Boats are clearly a way of life in the San Juan Islands. The ferries carry hundreds of cars and trucks between the islands every day. The main cabin of the ferry has jigsaw puzzles laid out on some tables, so that shifts of passengers can work on them, taking for granted the spectacular display of the world around them.

The Puget Sound is beautiful here at La Connor. It is an Indian reservation. ‘Lone Tree’ is an ancient Douglas fir, broken in a storm 3 years ago, that has stood watch over the Swinomish lands for generations, guiding those who navigated this part of the bay.

This experience is the opposite of a city, like Los Angeles, where I lived as a young man. Richard Feynman, the eminent scientist, liked to say that there is always another way to see anything and that being able to see things in another way was important to understanding the universe. As a boy, in Darwin, I hung out at the beach all the time and set my schedule by the tides. Then I went to school in the city and forgot all about it.

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Lone Tree at dawn

Here, at the edge of Puget Sound, I can see the flow change direction again. I don’t see how the native tribe could not believe that they belonged to Nature and owed everything to her. Back then, what happened, happened. There were no contradictions. There was nothing to worry about. They were home.

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Lone Tree at dusk

 

Doing nothing, once again

Hanging out with new friends at a camp is fun, but it isn’t long before I get restless. It’s all in my mind. I know. But now that I have spent some quality time alone, I am aware of how much energy I put into dealing with the imagined expectations of others. Am I talking enough? Did I say too much? And so on. The expectations that I project on others bump and bruise the way I see the world. Expectations are not things. They don’t have an existence on their own. (I tell myself).

Doing nothing, once again

I am sure that the other person does have expectations of some kind. We all do. Expectations are impossible to avoid. I was surprised how all those expectations rose up in my mind, while I was with the others. Didn’t really focus on them. Just aware. Like the tumbling of a dryer in the background, expectations swirling around. I notice because I have put so much time into avoiding them, generally. Now I am on the road, answering only to myself. I have a chance to take on the tangle and discover which expectations belong to me.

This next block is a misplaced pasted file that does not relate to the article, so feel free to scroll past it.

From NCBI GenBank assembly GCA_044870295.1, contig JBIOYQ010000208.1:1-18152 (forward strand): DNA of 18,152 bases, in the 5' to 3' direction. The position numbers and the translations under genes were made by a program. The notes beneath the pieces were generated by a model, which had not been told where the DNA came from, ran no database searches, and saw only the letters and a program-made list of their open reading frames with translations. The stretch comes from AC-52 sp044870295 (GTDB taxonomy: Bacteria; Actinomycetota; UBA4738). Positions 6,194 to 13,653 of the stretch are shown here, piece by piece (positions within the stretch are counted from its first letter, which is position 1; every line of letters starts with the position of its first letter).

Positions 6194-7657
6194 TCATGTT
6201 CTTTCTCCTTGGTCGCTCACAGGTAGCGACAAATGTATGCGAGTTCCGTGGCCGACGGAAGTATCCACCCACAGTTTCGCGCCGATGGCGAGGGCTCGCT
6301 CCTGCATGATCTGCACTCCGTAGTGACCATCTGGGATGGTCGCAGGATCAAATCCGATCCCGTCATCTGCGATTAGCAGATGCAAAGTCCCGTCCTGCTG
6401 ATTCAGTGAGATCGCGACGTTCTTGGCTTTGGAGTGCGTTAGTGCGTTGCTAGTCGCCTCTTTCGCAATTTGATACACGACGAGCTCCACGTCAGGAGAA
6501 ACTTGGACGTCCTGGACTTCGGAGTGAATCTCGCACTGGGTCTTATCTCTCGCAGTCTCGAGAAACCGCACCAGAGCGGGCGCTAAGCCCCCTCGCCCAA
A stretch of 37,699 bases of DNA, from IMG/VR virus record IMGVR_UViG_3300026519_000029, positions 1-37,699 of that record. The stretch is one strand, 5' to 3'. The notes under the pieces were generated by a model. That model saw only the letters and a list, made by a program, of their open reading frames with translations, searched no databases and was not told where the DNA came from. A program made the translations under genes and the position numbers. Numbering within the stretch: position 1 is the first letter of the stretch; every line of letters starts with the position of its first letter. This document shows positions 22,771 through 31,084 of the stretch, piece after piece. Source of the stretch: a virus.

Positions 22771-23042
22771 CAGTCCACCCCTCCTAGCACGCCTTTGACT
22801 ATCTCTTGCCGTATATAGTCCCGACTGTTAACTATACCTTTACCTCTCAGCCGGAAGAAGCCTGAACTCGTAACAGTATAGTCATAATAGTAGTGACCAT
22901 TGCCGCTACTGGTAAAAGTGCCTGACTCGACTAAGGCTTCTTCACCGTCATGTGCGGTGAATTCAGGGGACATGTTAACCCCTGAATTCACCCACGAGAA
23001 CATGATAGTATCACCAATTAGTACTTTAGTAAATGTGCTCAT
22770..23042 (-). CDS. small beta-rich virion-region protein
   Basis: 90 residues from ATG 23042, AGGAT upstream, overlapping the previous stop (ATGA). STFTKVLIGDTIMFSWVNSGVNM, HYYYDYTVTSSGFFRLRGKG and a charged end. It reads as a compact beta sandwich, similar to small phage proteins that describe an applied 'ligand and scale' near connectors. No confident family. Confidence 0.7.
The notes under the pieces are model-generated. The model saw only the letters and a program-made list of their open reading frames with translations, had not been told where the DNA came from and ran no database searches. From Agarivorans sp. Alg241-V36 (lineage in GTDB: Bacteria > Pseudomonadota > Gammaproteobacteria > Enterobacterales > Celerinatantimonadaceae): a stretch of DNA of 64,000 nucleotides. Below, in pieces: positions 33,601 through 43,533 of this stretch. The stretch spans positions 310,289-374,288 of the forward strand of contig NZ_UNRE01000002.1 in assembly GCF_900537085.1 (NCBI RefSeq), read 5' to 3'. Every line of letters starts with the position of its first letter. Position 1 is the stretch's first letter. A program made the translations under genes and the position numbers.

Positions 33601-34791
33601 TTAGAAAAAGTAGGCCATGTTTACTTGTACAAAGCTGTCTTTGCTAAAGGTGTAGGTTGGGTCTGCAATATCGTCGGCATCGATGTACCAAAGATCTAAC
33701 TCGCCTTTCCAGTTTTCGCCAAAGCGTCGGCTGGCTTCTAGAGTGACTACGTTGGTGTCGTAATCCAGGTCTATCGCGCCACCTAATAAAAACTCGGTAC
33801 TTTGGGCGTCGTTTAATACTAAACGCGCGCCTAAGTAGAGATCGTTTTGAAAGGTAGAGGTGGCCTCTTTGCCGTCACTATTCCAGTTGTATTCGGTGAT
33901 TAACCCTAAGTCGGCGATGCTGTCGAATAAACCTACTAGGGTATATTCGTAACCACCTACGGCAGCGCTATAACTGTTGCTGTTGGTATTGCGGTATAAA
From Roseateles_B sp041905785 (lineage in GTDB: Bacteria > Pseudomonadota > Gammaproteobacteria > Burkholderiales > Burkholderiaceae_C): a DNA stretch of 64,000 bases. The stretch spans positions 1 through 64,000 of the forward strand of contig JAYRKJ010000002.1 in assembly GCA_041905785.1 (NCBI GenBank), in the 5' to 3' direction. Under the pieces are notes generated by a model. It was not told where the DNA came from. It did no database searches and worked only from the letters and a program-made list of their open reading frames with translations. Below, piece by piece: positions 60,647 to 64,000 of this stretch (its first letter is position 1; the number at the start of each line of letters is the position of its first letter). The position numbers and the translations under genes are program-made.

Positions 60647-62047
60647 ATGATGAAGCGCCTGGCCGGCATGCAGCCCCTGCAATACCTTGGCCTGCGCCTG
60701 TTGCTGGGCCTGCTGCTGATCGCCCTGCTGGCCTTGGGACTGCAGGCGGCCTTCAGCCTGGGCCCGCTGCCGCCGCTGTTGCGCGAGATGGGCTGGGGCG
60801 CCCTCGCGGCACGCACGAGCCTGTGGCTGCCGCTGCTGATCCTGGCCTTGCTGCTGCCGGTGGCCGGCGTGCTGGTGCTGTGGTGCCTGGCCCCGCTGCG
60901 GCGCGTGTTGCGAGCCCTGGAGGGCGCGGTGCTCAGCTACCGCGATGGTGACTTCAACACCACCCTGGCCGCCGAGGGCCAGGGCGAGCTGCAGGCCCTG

Sand and a bubble smallIt seems almost too obvious to say, but this road trip is a journey inward as well as outward. I relate it to the latest scientific descriptions of reality. Life is a particle when it’s looked at and a wave when it’s left alone. When I am operating with the bits and pieces of this world, getting from here to there, dealing with this and that … it’s all about particles … things and straight lines – everything in its time and place.

When I am doing nothing, going nowhere, I experience only waves. There’s nothing at the top and bottom of a wave. Like the swing of a pendulum, the sweep of a deep breath or the steady beating of my heart. Waves come and go, always in motion. And for there to be any awareness of motion, there must be stillness, every now and then.Water Circle small

The freedom of life on the road is that when the ‘particles’ get to be too much, we can jump back into the ‘waves’ with renewed appreciation.

Spider web smallA moment spent doing absolutely nothing at all is like the zero in mathematics – a point around which everything can spread out and make sense. This is how nothing is something.

I am feeling that pulse now. I have had enough of the Grey Days, the fog that shrouds the Oregon coast. Soaking everything in sight. Time to get back into the sun by moving East. That wasn’t my plan. But that’s the thing about expectations. They can change at the drop of a hat … or at the sign of rain.

The edge of the ocean is the place to be though, when the sun is out. All the elements in one place. On Grey Days, for which the Oregon coast is well-known, the light and the lines are all mashed together and there is nothing to notice. Having had some sunny days, I know what I am missing. Tomorrow, I expect to be in Washington.

Sitting still. Doing nothing. Remembering the light.

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Waiting for the Light

Every photographer knows the feeling. “If only the light were over here, or over there”. Of course, it is hardly ever just so. The landscape scatters the sunlight all over the place. Standing in the shadow, anticipating the arrival of a flood of photons, is always a guess at best. What is certain is that the light will shift with the swing of the planets. What is dark will be light, eventually. It will rarely be exactly what I expected.  It is always more or less, but it wouldn’t be at all, if I hadn’t waited.

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Eel River